Until now, designing benefits has been the job of insurers, employers and state officials. But the new health care law requires insurance companies to provide at least the federally approved package if they want to sell to small businesses, families and individuals through new state markets set to open in 2014.
Most existing workplace plans won’t be required to adopt the federal model, but employers and consumer advocates alike predict it will become the nation’s benchmark for health insurance over time.
With the nation divided over President Barack Obama’s health care overhaul law, and Republicans condemning it as a government takeover, the administration reacted cautiously to the recommendations.
Health and Human Services Secretary Kathleen Sebelius said in a statement that officials would hold “listening sessions” around the country before any final decisions are made, which could take months. The IOM panel recommended an extensive effort to engage the public.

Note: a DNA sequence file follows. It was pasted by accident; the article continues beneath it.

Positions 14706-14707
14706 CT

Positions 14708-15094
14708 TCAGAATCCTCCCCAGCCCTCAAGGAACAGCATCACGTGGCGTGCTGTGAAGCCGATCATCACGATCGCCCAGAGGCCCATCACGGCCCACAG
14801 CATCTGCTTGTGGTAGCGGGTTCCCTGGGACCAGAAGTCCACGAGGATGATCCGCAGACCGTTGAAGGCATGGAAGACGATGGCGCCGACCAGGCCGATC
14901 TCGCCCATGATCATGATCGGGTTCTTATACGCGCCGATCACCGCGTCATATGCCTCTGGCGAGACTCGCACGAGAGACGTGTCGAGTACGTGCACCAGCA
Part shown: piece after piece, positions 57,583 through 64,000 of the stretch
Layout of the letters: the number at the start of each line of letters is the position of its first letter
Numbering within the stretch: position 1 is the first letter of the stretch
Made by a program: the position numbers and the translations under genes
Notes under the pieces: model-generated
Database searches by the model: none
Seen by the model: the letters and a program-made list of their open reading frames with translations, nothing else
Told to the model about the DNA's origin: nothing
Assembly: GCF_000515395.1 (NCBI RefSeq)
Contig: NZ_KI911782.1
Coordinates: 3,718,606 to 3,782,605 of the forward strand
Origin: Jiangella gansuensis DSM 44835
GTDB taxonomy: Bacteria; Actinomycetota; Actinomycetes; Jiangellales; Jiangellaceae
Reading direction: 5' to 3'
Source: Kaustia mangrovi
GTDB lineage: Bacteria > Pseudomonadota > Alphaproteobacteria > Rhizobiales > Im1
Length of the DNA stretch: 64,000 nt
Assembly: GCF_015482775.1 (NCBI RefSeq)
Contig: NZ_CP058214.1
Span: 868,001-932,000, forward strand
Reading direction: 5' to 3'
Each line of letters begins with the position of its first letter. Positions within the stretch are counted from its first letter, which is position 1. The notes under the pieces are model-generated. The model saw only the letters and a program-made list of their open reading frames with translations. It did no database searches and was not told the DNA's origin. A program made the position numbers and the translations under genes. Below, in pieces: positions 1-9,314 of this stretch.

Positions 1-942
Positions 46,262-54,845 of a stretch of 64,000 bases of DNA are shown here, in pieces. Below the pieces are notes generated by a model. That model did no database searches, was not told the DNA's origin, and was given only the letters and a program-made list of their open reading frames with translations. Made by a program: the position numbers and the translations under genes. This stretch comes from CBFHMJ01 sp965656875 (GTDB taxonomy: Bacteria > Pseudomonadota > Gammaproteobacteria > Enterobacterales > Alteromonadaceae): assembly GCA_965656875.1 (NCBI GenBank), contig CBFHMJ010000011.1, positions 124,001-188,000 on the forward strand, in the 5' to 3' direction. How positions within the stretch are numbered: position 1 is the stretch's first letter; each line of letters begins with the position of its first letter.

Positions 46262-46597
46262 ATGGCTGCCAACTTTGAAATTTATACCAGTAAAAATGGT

“Before we put forward a proposal, it is critical that we hear from the American people,” Sebelius said. The law extends coverage to about 30 million uninsured people.
Why start now? You heard from the American people when you and your party passed ObamaCare over our objections. You heard from us again in the 2010 mid-terms which swept Democrats from power in the House and in state legislatures all over the country.
And you will hear from the American people again in 2012. Count on it.